China's economy has been hammered by years of strict Covid containment measures including lockdowns and mass testing
The World Bank on Tuesday slashed its China growth forecast for the year as the pandemic and weaknesses in the property sector hit the world’s second largest economy.
In a statement, the institution slashed its forecast to 2.7 percent from 4.3 percent predicted in June. It also revised its forecast for next year from 8.1 percent down to 4.3 percent.
Both figures are well below Beijing’s GDP growth target of around 5.5 percent for the year, a figure many analysts believe is now unattainable.
“Economic activity in China continues to track the ups and downs of the pandemic — outbreaks and growth slowdowns have been followed by uneven recoveries,” the World Bank said.
“Real GDP growth is projected to reach 2.7 percent this year, before recovering to 4.3 percent in 2023, amid a reopening of the economy.”
After years of sudden lockdowns, mass testing, long quarantines and travel restrictions, China this month abruptly abandoned its zero-Covid policy.
But disruption to businesses has continued as cases surge and some restrictions remain in place.
Health authorities have admitted that official figures no longer capture the full picture of domestic infections now that mass testing requirements have been dropped.
“Continued adaptation of China’s Covid-19 policy will be crucial, both to mitigate public health risks and to minimise further economic disruption,” Mara Warwick, World Bank Country Director for China, Mongolia and Korea, said.
Last week the IMF warned it too would likely downgrade its projections for China again, blaming a predicted continued rise in cases.
The fund cut its growth projection for China in October to 3.2 percent this year — the lowest in decades — while expecting growth to rise to 4.4 percent next year.
But “very likely, we will be downgrading our growth projections for China, both for 2022 and for 2023”, IMF chief Kristalina Georgieva told AFP.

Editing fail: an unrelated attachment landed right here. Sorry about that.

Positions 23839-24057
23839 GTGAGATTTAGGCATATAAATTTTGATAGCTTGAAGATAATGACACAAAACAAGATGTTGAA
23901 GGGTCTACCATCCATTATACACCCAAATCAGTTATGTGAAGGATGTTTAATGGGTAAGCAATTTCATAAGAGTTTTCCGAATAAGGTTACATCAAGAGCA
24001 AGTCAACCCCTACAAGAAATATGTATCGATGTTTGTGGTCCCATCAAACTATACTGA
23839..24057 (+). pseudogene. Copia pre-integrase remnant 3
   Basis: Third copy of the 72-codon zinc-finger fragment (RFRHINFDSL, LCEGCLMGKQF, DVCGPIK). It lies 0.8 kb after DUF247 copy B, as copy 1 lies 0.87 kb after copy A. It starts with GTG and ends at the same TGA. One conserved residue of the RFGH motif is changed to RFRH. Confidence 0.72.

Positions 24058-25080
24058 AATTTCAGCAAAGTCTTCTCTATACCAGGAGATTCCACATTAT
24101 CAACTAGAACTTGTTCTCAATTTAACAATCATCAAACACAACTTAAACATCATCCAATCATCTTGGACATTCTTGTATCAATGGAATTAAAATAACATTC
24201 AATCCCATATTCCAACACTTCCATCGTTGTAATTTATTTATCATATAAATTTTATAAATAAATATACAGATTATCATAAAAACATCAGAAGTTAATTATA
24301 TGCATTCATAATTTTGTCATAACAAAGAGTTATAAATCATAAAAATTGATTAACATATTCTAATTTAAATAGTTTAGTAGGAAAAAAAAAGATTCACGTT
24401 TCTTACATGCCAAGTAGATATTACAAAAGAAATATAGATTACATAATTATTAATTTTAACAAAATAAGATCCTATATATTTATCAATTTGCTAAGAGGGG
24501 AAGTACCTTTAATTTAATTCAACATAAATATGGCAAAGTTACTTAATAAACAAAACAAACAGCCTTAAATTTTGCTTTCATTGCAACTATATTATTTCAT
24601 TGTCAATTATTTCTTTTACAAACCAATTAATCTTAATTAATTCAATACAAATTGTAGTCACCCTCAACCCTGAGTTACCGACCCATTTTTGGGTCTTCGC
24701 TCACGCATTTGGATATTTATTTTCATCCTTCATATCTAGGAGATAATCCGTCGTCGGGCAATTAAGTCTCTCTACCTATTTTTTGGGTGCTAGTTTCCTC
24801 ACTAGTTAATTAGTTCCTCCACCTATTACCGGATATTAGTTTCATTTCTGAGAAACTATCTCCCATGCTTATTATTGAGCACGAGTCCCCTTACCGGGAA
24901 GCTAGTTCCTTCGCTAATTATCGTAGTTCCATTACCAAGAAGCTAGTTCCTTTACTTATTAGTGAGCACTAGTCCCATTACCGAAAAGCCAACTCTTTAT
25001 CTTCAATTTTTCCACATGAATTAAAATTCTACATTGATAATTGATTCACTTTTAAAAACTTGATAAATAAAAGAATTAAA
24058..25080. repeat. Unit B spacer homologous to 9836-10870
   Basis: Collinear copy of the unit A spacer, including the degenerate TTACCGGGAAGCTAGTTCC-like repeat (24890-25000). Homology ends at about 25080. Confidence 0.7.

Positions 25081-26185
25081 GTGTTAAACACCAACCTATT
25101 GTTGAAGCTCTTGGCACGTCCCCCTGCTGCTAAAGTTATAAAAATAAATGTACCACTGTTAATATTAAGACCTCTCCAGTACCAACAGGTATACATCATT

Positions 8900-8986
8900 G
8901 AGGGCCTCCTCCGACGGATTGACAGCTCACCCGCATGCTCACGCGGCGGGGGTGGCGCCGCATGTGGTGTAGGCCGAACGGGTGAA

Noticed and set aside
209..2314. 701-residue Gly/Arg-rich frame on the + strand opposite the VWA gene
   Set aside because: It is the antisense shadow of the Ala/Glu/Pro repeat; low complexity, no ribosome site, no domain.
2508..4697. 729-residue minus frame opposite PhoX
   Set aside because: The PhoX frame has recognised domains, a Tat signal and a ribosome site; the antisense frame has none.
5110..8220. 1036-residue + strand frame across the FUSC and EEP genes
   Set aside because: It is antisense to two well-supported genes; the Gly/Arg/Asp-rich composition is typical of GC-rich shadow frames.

– Other stresses –
Experts fear China is ill-equipped to manage the exit wave of infections as it presses ahead with reopening, with millions of vulnerable elderly people still not fully vaccinated.
“Accelerated efforts on public health preparedness, including efforts to increase vaccinations especially among high-risk groups, could enable a safer and less disruptive reopening,” Warwick said.
The economy is under pressure on other fronts, too.
“Persistent stress” in the real estate sector — which accounts for about a quarter of annual GDP — could have wider macroeconomic and financial effects, the World Bank noted.
And it added that youth unemployment, the risks from extreme weather caused by climate change and the wider global slowdown also threatened growth.
The world economy is being battered by surging interest rates aimed at fighting runaway inflation that has been triggered by Russia’s war in Ukraine as well as global supply chain snarls.
Beijing has sought to mitigate low growth with a series of easing measures to provide support, slashing key interest rates and pumping cash into the banking system.
“Directing fiscal resources towards social spending and green investment would not only support short-term demand but also contribute to more inclusive and sustainable growth in the medium term,” said the World Bank’s Lead Economist for China Elitza Mileva.